Neurosurgeon Gives Thanks To His Science Teacher
As a middle-school student in the '80s, Lee Buono stayed after school one day to remove the brain and spinal cord from a frog. He did such a good job that his science teacher told him he might be a neurosurgeon someday.
That's exactly what Buono did.
Years later, a patient with a tumor came to see Buono. The growth was benign, but interfered with the patient's speech. "He can get some words out," Buono recalls, "but it's almost unintelligible. It's almost like someone's sewing your mouth closed."
"I'm talking to his wife, and we tried to lighten up the situation," he continues. "They started asking me about myself." They asked Buono who inspired him to become a surgeon, and he told them about his old teacher, Al Siedlecki, back at Medford Memorial Middle School in Medford, N.J.
Surgery was a success. The patient's powers of speech returned. "He's just excited and happy and crying and wanted to just hug me," Buono says. "You make sure you call that teacher," the patient said. "You make sure you thank him."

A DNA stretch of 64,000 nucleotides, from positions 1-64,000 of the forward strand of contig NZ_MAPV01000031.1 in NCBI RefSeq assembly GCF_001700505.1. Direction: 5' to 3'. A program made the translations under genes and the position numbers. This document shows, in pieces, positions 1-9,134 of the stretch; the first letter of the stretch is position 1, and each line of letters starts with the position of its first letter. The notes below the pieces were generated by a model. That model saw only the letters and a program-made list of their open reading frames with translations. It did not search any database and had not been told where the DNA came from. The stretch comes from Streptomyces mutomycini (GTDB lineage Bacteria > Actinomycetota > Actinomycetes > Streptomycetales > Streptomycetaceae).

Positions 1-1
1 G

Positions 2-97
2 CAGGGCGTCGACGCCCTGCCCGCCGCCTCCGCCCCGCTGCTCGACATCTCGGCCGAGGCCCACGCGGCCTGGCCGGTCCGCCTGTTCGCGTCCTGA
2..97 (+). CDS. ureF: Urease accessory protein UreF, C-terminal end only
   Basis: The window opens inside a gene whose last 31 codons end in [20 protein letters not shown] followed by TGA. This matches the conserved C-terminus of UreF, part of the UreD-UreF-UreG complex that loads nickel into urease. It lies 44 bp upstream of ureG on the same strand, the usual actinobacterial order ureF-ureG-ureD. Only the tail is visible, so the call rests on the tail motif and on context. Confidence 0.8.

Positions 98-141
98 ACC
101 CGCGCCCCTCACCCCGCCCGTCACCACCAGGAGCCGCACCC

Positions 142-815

So Buono did.
"I picked the phone up and you go, 'Hey, it's Lee Buono,'" Siedlecki says to his former student. "'Lee, what's goin' on man? I haven't heard from you since you were in high school,'" he said.
"'I want to thank you,'" Buono replied.
"I was flabbergasted," Siedlecki says. "I said, 'Of all the people in your entire career, you want to thank me?'
"It was the same feeling I had when ... when my kids were born," Siedlecki says. "I started to cry. It made me feel really important that I had that influence on you."
Lately, Siedlecki admits, "I almost am afraid to say that I'm a teacher to some people.
Not anymore, he tells Buono, "because you called me. I'm a teacher, and I'm going to help as many people as I can to find their passion too."